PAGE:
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Once more, the lobby of Le Meridien Hotel in Center City Philadelphia is graced by the work of local artists. The group show organized by artist and curator Gaby Heit brings together four creators for a small but potent exhibit. Alex Halpin, Lori Evensen, Nicole Koenitzer and Jon Montenegro display their work in the already luxurious entryway to the hotel, adding a bit of expressive flair to the otherwise crisp interior design of the location.

Alex Halpin, "Pause: Debris."

Alex Halpin, “Pause: Debris.”

Alex Halpin provides one photograph that is wildly engaging and easy to study at length. “Pause: Debris” is a captured moment of gravel and other chunks of detritus literally paused in mid-fall. This gravity defying feat suspends an action that would otherwise be barely perceptible into a static artwork that one could spend an eternity studying. The action’s subtlety is evidenced by the background passersby paying no heed whatsoever to Halpin’s process as they go about their daily lives. As an un-manipulated photograph, this image stands as a testament to the tangible at a time when much art relies on the assistance of the digital. Halpin’s other work, “For Ray,” examines rocks in a darker, watery setting as a natural contrast to the hovering stones elsewhere.

Lori Eversen, "Jungle Scene."

Lori Eversen, “Jungle Scene.”

In “Jungle Scene,” Lori Evensen constructs a scene that seems to lie somewhere between a psychedelic Art Deco façade and a spread of pink palm fronds. Uprooting expectations of both natural rainforest and urban jungle, Evensen builds a sharp series of crystalline points and twisting ribbons, all set against contrasting triangular patterns and more vibrant colors than one could shake a scintillating stick at. In this wilderness, nature obeys only the artist’s whims.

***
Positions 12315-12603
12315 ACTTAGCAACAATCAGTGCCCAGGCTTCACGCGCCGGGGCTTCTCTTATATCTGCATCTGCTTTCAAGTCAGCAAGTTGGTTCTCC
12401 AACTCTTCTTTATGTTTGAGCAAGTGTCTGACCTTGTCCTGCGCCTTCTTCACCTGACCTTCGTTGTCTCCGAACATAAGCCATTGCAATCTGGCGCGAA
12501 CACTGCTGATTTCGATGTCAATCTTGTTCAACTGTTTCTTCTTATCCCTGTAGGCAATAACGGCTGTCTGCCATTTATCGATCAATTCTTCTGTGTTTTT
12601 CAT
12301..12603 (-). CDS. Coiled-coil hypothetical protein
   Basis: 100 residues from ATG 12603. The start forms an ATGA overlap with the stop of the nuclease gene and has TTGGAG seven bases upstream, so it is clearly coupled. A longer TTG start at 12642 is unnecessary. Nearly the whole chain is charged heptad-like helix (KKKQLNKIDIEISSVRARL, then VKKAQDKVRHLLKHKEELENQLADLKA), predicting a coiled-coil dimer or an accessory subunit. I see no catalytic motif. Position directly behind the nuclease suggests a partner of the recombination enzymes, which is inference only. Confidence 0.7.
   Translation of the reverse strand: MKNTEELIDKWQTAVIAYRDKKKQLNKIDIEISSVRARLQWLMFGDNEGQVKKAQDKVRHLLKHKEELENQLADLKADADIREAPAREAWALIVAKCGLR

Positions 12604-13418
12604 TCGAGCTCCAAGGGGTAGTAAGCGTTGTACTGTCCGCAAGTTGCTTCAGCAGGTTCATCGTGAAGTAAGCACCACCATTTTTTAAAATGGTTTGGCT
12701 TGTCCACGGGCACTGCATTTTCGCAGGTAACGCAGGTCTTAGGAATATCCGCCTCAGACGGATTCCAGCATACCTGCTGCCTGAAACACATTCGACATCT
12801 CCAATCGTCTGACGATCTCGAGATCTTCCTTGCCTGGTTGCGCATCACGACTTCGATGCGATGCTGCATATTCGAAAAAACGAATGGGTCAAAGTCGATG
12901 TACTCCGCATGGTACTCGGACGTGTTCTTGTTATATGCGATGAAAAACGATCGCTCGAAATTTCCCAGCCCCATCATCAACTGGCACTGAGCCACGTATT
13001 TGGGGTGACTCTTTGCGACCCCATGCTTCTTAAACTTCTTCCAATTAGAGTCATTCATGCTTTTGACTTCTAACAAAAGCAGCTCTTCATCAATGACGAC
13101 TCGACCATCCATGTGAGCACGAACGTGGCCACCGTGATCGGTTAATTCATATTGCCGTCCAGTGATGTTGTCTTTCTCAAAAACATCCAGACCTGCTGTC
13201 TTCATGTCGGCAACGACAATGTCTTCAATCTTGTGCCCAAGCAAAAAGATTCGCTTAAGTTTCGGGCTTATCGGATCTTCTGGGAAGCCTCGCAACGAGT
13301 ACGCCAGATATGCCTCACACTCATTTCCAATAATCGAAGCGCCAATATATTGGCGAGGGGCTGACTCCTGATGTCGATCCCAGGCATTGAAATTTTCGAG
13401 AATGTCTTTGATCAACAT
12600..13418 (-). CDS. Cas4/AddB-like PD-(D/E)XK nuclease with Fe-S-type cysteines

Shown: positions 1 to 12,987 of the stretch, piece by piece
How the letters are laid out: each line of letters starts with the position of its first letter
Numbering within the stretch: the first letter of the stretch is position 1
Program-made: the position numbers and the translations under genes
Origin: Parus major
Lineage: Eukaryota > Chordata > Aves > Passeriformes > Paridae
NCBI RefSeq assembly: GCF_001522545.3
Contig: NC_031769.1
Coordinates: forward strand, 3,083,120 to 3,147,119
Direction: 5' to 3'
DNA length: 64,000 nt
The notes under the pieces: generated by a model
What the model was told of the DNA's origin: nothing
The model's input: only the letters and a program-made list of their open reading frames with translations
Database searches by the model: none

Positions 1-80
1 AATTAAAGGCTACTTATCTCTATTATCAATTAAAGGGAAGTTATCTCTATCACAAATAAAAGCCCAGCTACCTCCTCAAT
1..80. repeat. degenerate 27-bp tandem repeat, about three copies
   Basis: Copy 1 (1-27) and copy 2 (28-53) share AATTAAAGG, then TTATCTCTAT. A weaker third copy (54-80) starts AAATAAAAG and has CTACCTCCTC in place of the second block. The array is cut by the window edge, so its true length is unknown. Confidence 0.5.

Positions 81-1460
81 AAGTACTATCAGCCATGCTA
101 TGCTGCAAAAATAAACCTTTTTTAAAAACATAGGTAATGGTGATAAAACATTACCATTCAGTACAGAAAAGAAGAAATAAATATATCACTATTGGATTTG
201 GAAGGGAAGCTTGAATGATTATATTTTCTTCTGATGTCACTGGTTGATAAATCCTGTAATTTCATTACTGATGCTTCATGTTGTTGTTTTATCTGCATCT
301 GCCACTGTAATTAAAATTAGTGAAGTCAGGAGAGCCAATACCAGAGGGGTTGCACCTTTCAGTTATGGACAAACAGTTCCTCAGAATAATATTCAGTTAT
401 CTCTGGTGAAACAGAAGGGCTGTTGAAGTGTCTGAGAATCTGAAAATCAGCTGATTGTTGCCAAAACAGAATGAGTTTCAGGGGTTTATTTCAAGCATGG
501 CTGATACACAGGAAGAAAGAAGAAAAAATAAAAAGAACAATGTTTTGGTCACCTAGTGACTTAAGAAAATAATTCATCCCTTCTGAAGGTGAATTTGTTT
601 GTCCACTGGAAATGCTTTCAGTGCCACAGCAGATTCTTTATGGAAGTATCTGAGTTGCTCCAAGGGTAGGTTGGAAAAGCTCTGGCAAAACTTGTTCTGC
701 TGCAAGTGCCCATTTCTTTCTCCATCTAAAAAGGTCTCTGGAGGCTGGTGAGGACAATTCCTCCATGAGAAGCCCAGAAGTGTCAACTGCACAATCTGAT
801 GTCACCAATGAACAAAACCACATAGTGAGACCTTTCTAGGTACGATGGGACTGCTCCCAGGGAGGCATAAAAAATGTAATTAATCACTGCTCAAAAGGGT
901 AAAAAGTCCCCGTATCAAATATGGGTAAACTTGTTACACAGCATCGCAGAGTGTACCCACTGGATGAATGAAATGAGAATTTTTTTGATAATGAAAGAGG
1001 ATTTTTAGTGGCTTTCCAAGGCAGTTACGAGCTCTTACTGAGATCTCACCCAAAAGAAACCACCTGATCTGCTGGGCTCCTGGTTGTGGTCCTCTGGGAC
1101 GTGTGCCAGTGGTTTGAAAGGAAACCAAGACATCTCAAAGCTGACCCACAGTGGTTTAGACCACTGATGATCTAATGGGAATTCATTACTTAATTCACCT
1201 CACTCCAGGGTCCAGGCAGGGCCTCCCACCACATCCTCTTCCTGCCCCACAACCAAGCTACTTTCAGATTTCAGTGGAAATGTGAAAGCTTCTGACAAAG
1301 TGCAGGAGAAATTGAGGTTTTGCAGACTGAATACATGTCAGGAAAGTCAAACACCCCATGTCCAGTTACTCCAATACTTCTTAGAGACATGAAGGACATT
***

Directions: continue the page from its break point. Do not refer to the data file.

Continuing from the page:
Nicole Koenitzer, "Abstract Series 14."

Nicole Koenitzer, “Abstract Series 15.”

Nicole Koenitzer provides a spectacular contrast to the smooth surfaces and straight lines of the hotel by layering a chaotic montage of colors and organic forms across her canvases. Her “Abstract Series” pieces are expressive and disorganized compared to much of the décor, but the thick swaths of red and spattered yellow specks are actually quite deliberate, and they bestow the space with a certain energy that it might not otherwise possess.

Joe Montenegro, screenshot of "happyrain."

Jon Montenegro, screenshot of “happyrain.”

Jon Montenegro’s “happyrain” is a digital monitor that culls all of the Twitter messages dealing with happiness or excitement into a vertically dripping, multicolored display of text-based art. Up close, and by tilting one’s head slightly to the right, the messages are discernible. Straight on, they just produce a constantly refreshing march of colored bars. Subconsciously providing a sense of well-being to visitors, Montenegro’s piece is inviting, if not immediately understood.

All of the artists will have their artwork on view in the lobby of Le Meridien through August 30. Even if you’re not booking a room, be sure to stop by if you’re in the area and take a look at what a few of Philly’s local creative minds have been up to.

Le Meridien Hotel is located at 1421 Arch St., Philadelphia; 215-422-8200; starwoodhotels.com/lemeridien/index.html.

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